The two rolls 9 are fitted on the shafts l0, which extend longitudinally through the casing and are journaled in bearings formed between the sections of the same. The rolls are provided with spiral ribs, the ribs of the two rolls intermeshing at their adjacent sides and one roll being driven by the other, the driving roll having its power applied to it in any suitable manner.' Each roll is in the form of a hollow'cylinder tted on its shaft, the interior of the cylinder being slightly enlarged the greater portion of its length to form anannular chamber 11 around the shaft. Formed in each roll are radial openings 12 which communicate with the chamber11 and terminate between the ribs on the exterior of the roll, a series ofthese openings being formed in each groove of .the roll. These openings 12 are preferably formed in screw` plugs 13 tapped in suitable openings between the ribs, the openings 12 being set eccentricallyin the plugs. The object of this is to permit the passages 12 to be adjusted rotatively in orderl that they may be made to open into the grooves on either side of the deepest portions thereof. In this way'passages 12-may be set so that they shall not be liable Yto be plugged or stopped up by the stock as it is ground between the adjacent overlapping faces of the intermeshing ribs. Formed in each shaft is a passage 14 which communicates with thel chamber ll at its inner end and is connected to a steam pipe 15 at its outer end, said pipe being connected tothe shaft by a suitable stuffing box 16. f
The ribs on each roll have the same pitch throughout theirlength except-ing at their extreme rear ends, at which point their pitch is slightly decreased by beveling their ends as at 1'7, and the grooves between the ribs also have their pitch decreased by being extended IOO a short distance over upon the end of the roll,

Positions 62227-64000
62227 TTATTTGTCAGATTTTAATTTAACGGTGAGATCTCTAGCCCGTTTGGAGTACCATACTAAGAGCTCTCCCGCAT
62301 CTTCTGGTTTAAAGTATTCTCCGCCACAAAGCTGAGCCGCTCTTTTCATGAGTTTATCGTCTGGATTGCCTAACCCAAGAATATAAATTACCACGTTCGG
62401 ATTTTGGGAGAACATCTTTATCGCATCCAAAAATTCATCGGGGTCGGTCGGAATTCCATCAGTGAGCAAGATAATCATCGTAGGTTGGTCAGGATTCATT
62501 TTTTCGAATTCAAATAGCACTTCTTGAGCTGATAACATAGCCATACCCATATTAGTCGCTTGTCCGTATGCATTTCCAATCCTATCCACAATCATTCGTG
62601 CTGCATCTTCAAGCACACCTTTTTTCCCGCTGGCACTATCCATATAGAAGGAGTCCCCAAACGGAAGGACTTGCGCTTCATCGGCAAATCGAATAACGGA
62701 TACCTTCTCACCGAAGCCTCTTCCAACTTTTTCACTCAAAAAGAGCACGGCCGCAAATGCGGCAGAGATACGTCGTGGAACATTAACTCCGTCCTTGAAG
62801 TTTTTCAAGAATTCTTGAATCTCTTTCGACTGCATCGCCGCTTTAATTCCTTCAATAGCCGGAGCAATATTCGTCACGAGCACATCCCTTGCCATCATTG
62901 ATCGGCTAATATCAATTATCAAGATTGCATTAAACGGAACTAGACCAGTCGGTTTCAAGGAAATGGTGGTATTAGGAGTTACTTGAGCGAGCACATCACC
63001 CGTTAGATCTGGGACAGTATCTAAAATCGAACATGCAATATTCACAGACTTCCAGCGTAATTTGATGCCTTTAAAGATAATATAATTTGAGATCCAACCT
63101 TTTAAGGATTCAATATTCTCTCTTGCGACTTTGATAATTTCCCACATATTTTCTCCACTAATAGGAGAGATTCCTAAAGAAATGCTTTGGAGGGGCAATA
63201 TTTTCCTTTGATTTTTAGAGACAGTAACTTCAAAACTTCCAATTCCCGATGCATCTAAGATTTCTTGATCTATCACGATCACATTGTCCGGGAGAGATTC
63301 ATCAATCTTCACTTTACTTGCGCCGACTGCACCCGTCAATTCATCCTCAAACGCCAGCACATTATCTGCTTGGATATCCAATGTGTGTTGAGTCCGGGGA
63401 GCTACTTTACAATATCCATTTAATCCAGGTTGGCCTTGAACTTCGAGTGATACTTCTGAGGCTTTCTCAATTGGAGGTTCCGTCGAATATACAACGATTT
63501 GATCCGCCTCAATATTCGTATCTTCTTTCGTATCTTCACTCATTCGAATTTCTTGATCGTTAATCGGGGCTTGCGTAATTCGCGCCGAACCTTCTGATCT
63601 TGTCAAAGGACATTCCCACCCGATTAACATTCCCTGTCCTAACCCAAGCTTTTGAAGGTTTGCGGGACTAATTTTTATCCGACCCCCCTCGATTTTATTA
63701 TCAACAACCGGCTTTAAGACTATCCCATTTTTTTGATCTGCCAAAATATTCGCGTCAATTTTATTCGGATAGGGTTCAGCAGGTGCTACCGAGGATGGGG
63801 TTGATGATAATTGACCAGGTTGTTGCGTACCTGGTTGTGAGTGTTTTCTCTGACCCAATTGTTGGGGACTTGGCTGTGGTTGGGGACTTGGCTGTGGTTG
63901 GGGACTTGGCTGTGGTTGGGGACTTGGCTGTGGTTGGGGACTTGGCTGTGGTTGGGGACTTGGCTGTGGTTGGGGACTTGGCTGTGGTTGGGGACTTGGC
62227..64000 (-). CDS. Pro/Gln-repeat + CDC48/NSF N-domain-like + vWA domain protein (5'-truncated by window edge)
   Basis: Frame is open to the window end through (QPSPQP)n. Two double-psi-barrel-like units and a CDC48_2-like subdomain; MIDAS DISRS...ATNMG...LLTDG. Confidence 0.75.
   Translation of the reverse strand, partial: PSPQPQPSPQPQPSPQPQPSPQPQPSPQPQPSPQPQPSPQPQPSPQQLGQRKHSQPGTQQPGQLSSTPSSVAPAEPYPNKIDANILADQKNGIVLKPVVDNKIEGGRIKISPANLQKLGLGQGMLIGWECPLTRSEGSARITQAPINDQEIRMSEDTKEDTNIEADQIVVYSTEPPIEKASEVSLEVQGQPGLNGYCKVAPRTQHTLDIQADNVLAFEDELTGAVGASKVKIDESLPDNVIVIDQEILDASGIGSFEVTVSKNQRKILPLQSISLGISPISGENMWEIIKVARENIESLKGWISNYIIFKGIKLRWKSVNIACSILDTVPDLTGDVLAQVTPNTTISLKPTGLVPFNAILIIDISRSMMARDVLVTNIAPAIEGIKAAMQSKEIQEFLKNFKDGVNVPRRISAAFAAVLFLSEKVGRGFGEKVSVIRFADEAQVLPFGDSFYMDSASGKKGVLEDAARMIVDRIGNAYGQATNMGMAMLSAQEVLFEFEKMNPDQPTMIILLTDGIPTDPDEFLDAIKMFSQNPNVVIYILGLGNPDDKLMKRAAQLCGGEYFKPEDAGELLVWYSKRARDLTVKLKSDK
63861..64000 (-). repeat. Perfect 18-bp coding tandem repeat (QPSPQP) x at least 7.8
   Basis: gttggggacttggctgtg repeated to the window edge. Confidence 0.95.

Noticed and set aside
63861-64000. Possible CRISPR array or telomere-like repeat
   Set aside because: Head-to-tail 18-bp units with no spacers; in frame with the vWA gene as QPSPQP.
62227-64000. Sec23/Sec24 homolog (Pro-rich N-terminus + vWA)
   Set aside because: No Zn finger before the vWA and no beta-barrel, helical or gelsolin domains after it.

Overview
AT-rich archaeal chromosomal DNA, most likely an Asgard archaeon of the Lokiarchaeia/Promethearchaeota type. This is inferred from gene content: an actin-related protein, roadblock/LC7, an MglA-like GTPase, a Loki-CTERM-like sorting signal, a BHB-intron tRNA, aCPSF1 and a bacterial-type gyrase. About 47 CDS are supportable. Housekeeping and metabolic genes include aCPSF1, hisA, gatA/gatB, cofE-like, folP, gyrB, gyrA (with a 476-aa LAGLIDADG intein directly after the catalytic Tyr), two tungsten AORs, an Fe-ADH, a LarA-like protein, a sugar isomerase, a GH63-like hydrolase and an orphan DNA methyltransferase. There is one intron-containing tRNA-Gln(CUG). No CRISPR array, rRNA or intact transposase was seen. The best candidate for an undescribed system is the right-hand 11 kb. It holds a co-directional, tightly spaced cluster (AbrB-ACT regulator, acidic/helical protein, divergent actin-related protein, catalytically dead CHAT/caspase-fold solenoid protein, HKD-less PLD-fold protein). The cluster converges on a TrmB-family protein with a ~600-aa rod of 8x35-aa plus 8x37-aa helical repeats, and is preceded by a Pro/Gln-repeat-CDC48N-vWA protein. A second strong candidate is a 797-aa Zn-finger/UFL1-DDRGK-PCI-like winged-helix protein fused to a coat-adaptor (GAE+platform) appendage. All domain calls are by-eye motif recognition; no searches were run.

as at 18 in Figs. 3 and 5, the turned-over ends of the grooves being preferablytapered gradually into the end of the roll, as shown. Instead of thus carrying all the ribs to the end of the roll each alternate rib may be dropped od near the rear end, as shown in Figs. 4: and 6, the grooves on the opposite sides of the shortened ribs merging into each other and extending partly over upon the end of the roll as in Fig. 5.
The pulp-stock to be comminuted is introduced into the hopper and it is conveyed through the machine and ground by the spiral ribs on the rolls and is then forced out throvgh the exit, the discharge being continuous. In working very tough and unyielding stock it frequently checks or packs so tightly in the casing as to render necessary some means for softening and loosening the material. I accomplish this object by forcing steam into the interior of the rolls and out through the radial passages into the grooves between the ribs. This instantly softens and loosens the packed material and permits the rolls to grind it and force it out without danger of breaking the casing and without applying additional power to the rolls. Should the stock chock at the exit or nozzle it may be loosened by forcing steam or other fluid in through the pipe 8, as is obvious.
If desired pulp-liquid or some other lubricating compound may be introduced into passages 7 and 12 in conjunction with the steam or by itself, but it is thought that the steam alone if introduced under a sufficient pressure will be amply sufficient to lubricate the material through the machine.
rlhe object of the peculiar formation at the rear ends of the rolls is to facilitate the discharge of the pulp through the exit, it having been found in practice that very tough stock will sometimes pack so closely at the rear end of the casing as to render the turning of the rolls a matter of great difculty. The beveling of the ends of the ribs serves to more positively push the congested stock out through the exit opening as the ends of the adjacent interlocked ribs pass the same,